Viña Godeval Valdeorras Godello 2005
The Valdeorras region in eastern Galicia, northeast Spain, is an area of steep hills, terraced
vineyards, and a wet Atlantic climate. Until the last few years much of the area's wine has
been unmemorable, but, as in many areas of Spain, dedicated winemakers, often using
hyper-modern equipment and techniques, are beginning to give new life to a traditional grape.
The Valdeorras grape in question is the aromatic white Godello—pronounced
go-day-yo. One of the oldest grape varieties in Spain, the Godello was documented
even in Roman times, but was nearly extinct just a generation ago. Godello is not the first
southern European grape to be rescued from the brink, of course, but it differs from many in
that it promises to appeal to international tastes as an alternative to Chardonnay, Sauvignon
Blanc and Pinot Grigio. Godello is a tricky grape to grow and vinify, but in the right hands,
the wine makes a statement.
Viña Godeval is a relatively new winery housed in a converted medieval monastery. The $12 stainless-steel fermented wine brings the key qualities that make the grape such a charmer: fruit, acidity, minerality, and a strong floral element, all superbly balanced. The wine is 100% Godello.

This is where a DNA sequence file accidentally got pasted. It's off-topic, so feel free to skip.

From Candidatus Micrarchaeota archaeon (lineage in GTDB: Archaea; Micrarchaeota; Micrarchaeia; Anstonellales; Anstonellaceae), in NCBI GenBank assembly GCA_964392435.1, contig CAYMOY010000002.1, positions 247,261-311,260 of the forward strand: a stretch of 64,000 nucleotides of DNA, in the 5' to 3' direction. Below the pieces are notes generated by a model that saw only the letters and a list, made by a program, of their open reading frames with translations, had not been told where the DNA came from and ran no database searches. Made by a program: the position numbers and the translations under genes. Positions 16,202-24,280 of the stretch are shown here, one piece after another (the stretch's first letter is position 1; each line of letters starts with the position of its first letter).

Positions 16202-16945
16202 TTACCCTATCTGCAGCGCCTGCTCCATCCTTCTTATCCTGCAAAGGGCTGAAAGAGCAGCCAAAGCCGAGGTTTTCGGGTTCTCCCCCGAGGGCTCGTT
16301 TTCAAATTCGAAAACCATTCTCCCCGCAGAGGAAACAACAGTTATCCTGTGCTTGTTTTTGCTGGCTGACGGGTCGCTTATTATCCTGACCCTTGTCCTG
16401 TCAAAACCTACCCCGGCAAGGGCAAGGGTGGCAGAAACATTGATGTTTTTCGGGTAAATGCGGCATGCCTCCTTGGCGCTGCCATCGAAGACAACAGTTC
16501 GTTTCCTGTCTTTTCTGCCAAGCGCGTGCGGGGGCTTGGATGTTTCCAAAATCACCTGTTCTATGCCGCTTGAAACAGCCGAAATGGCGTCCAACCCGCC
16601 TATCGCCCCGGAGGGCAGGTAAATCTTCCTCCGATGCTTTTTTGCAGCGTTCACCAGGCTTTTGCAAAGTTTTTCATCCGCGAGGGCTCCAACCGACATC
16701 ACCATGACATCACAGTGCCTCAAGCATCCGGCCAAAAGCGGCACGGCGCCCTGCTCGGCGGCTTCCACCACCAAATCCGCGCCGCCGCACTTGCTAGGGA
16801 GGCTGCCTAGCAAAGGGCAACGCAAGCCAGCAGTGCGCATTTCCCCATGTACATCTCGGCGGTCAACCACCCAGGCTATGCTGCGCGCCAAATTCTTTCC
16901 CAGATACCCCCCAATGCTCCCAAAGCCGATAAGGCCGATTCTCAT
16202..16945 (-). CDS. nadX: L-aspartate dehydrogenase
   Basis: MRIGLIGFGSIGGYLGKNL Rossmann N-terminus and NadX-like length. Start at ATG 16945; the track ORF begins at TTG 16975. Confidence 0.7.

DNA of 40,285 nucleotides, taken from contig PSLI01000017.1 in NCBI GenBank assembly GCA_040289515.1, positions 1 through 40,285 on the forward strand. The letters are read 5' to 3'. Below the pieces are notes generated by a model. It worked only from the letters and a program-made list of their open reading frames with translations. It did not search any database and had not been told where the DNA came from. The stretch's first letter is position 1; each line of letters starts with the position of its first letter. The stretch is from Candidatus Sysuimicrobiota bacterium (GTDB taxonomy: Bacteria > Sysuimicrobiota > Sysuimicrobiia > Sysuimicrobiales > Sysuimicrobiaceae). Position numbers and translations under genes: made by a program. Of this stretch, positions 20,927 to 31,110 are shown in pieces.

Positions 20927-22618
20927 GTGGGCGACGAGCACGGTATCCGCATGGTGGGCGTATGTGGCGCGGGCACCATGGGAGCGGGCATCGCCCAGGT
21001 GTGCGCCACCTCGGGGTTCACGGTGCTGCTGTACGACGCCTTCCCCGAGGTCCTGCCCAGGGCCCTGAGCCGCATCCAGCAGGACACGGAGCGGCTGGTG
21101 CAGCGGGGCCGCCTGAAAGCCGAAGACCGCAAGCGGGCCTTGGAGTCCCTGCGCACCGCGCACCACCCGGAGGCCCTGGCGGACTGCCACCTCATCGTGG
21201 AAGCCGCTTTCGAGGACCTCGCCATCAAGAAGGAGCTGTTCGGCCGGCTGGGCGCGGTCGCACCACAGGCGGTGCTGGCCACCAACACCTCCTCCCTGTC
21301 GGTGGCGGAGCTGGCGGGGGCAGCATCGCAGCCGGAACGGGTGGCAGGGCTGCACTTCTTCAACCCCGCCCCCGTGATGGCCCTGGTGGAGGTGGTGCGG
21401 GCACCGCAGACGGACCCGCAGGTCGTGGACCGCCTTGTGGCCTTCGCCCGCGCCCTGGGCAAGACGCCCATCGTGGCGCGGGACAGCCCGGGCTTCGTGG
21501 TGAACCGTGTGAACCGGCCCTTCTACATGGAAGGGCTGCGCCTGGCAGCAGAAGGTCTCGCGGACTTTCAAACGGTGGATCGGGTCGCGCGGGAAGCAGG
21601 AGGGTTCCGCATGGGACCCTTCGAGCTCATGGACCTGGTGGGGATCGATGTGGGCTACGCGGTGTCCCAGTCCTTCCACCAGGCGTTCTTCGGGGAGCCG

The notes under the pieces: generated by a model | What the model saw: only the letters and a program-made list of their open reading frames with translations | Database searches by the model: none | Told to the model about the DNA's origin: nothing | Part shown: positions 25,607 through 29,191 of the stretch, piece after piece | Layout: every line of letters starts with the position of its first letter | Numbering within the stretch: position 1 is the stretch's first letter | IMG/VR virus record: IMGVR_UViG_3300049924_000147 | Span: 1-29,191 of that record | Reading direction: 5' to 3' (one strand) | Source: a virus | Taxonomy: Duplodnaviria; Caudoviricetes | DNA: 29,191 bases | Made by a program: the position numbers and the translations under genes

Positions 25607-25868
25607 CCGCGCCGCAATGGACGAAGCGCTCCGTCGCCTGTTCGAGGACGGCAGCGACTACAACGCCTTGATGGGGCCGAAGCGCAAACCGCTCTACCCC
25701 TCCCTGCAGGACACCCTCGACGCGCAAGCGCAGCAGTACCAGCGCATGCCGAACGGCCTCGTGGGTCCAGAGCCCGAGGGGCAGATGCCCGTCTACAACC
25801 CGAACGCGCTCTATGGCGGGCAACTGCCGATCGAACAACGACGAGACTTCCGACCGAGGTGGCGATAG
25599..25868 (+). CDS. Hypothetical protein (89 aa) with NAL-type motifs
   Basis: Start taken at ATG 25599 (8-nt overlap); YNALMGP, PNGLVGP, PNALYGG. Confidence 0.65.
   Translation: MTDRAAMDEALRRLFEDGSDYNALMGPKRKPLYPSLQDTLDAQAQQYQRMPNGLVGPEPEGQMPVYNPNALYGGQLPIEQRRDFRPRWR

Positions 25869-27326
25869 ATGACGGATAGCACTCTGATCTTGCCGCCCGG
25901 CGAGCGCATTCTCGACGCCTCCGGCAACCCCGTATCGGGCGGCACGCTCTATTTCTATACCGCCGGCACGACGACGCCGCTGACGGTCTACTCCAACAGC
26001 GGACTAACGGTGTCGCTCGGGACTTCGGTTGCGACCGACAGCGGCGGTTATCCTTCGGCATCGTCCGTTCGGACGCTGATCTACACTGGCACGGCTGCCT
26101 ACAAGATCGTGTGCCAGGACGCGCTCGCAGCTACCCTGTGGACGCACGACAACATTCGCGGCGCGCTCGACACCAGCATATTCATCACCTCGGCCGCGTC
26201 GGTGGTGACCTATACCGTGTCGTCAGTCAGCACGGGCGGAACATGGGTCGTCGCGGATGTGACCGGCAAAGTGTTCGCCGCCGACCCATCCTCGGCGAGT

Godello shares with certain other aromatic grapes like Riesling an enhanced ability to express terruño (the Spanish equivalent of the better-known French term, terroir), and terruño this wine has: the minerality of Godeval's slate-enriched hillsides. The minerality is a key note that makes this wine potentially great rather than admirably good.
The Godello's aroma is delicate. The palate is an echo and continuation of the nose, with
somewhat greater depth. The key fruit notes are peach, apricot, lemon and grapefruit, all
expressed with lively acidity. The floral notes are best likened to wildflowers, a field's worth.
The wine is so well integrated that fruit and floral ride in tandem almost as one entity,
leading to a satisfying citrus peel finish. It is all a considerable package.
Godello is an old grape if you consider its history, a promising new grape if you look at its market potential.
James Beard Award Nominee Elliot Essman